House Speaker Kevin McCarthy’s dream job could turn into a nightmare
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©Reuters. Republican Speaker of the US House of Representatives Kevin McCarthy (R-CA) looks down at Rep. Patrick McHenry (R-NC) shortly after things got physical between Republican representatives on the House floor as the House of Representatives voted a 14th Round of 2 until late at night /2
By David Morgan
WASHINGTON (Reuters) – Kevin McCarthy woke up Saturday morning with a long-held dream fulfilled: after a four-day standoff, he was elected Speaker of the US House of Representatives and the most powerful member of the Republican Party.
But this role could turn into a nightmare because it requires the leadership of a faction that strongly opposes leadership. Conservatives have regularly angered Senate Republican Mitch McConnell for agreeing to compromises of any kind with Democrats, and earlier this week dismissed former President Donald Trump’s call for a quick rally behind McCarthy.
The 57-year-old Californian showed tenacity, pushing through 15 rounds of voting and dissecting a squad of 20 right-wing hardline opponents, finding compromises that would draw most of them to his camp. He told reporters Friday night that the lengthy process would make him a more effective leader.
“Because it took so long, we have now learned how to govern. So now we can get our work done,” McCarthy said. “At the end of the day we will be more effective, more efficient and government will definitely be more accountable.”
McCarthy agreed to big concessions to secure a role second only to the Oval Office behind Democratic Vice President Kamala Harris, including a rule that means each of the 435 members of the House of Representatives can force a vote to impeach them at any time can.
The Republicans’ weaker-than-expected performance in November’s election left them with a slim majority of 222 to 212 and gives a small group of right-wing hardliners outsized power. They railed against McCarthy, who has served as minority leader since 2019, and accused him of being soft and too open to compromise with President Joe Biden and his Democrats, who also control the US Senate.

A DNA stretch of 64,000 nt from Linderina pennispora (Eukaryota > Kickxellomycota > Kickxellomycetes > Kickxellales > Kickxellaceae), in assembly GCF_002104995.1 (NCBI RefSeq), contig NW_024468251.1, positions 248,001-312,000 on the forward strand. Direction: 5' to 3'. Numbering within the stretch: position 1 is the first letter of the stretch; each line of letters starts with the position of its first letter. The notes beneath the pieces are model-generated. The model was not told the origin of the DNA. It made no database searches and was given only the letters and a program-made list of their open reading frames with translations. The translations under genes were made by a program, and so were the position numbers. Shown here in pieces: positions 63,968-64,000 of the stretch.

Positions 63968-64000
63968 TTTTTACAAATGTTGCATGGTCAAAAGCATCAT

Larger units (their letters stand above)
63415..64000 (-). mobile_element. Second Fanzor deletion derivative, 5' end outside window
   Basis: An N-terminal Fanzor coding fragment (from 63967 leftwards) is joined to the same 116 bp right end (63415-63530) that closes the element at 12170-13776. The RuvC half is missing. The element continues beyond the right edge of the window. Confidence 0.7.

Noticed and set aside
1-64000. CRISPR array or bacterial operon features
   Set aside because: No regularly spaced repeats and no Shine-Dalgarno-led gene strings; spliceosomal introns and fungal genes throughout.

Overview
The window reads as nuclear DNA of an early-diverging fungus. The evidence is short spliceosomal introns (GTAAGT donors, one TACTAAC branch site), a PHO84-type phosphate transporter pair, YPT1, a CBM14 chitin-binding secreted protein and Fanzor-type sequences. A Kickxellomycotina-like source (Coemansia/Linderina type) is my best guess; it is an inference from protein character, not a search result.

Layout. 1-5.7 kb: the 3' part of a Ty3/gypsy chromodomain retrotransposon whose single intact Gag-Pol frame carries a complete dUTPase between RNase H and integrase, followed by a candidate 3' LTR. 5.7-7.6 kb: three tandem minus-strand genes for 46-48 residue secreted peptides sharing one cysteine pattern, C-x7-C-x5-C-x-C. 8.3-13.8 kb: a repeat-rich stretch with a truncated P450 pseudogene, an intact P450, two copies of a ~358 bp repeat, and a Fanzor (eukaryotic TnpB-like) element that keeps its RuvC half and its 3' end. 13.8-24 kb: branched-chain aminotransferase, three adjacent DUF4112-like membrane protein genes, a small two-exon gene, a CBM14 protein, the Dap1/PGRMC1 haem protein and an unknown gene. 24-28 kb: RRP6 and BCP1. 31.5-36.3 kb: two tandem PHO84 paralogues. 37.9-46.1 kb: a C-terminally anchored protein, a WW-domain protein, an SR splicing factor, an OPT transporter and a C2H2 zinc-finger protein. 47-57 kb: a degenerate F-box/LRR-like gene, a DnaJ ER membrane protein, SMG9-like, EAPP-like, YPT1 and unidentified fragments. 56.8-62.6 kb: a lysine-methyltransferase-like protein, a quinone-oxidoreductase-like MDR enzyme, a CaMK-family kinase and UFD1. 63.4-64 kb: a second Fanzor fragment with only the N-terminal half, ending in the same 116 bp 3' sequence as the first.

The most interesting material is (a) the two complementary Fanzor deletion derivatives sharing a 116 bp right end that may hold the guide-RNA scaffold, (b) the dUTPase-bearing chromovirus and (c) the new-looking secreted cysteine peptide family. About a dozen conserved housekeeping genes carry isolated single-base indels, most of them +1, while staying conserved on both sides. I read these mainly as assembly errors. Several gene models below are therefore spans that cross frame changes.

“We don’t give Mr. McCarthy any power because we know who he’ll use it for. And we’re concerned it won’t be for the American people,” said Rep. Matt Gaetz, who inflicted final humiliation on McCarthy on Friday night when he cost him the penultimate vote by withholding his support.
But compromises will be necessary in a divided government, and McCarthy’s concessions raise the risk that the two parties might fail to reach an agreement when the federal government hits its $31.4 trillion debt limit later this year. Failure to reach an agreement, or even a prolonged standoff, could result in a default that would rock the global economy.
McCarthy shrugged that the deal could weaken his power.
“It doesn’t give me any problems or concerns,” McCarthy told reporters, describing his deal with critics as a “very good” deal that “empowers members.”
He also agreed to deep cuts in government spending to achieve a balanced federal budget 10 years from October, and promised his hard-line critics greater leverage on key committees.
The weeks-long standoff over his candidacy has given heart to individual lawmakers at a time when the thin Republican majority concedes he could lose no more than four votes to pass legislation.
McCarthy has spent his adult life in politics, first as a congressional staffer and then as a representative before being elected to the House of Representatives in 2006. He ran unsuccessfully for the post of spokesman in 2015 and the election marks the high point of his career.
But the post of speaker has proved a formidable challenge for Republicans in recent years, with John Boehner stepping down from office in 2015 after a battle with rebellious conservatives.
Boehner’s successor, Paul Ryan, a frequent target of conservatives, decided not to run again in 2018 as then-President Trump shifted the party focus from Ryan’s fiscal priorities to issues of immigration and the culture war.
McCarthy clashed with hardliners when he publicly admitted that Trump bore responsibility for the deadly attack on the US Capitol on Jan. 6, 2021, days after the violence. He later repeatedly expressed his loyalty to the former president.
On Saturday, Trump sought recognition for the choice of the new spokesman, posting a video on his Truth social network of McCarthy thanking Trump for his support and captioning it, “Thanks Kevin. It was a great honor for me.”
The White House said Biden spoke to McCarthy on Saturday to congratulate him.
McCarthy visited at least 34 states to campaign for more than 165 candidates ahead of the midterms. The Congressional Leadership Fund, an affiliated group, donated more than $160 million to help Republican House candidates. McCarthy sent the candidate $6.5 million from his own campaign and four other entities under his control, according to his campaign team.
But in order to achieve the speakership, he also agreed not to interfere in future Republican primaries, even if that meant promoting candidates he believed were more likely to win a general election than right-wing rivals.
“Kevin is a good man. He’s a man of God,” Republican Rep. Mike Garcia said Friday in a speech at McCarthy’s nomination. “He’s a patriot. He is a leader who has brought this conference to our current majority for the past four years. These things are unassailable.”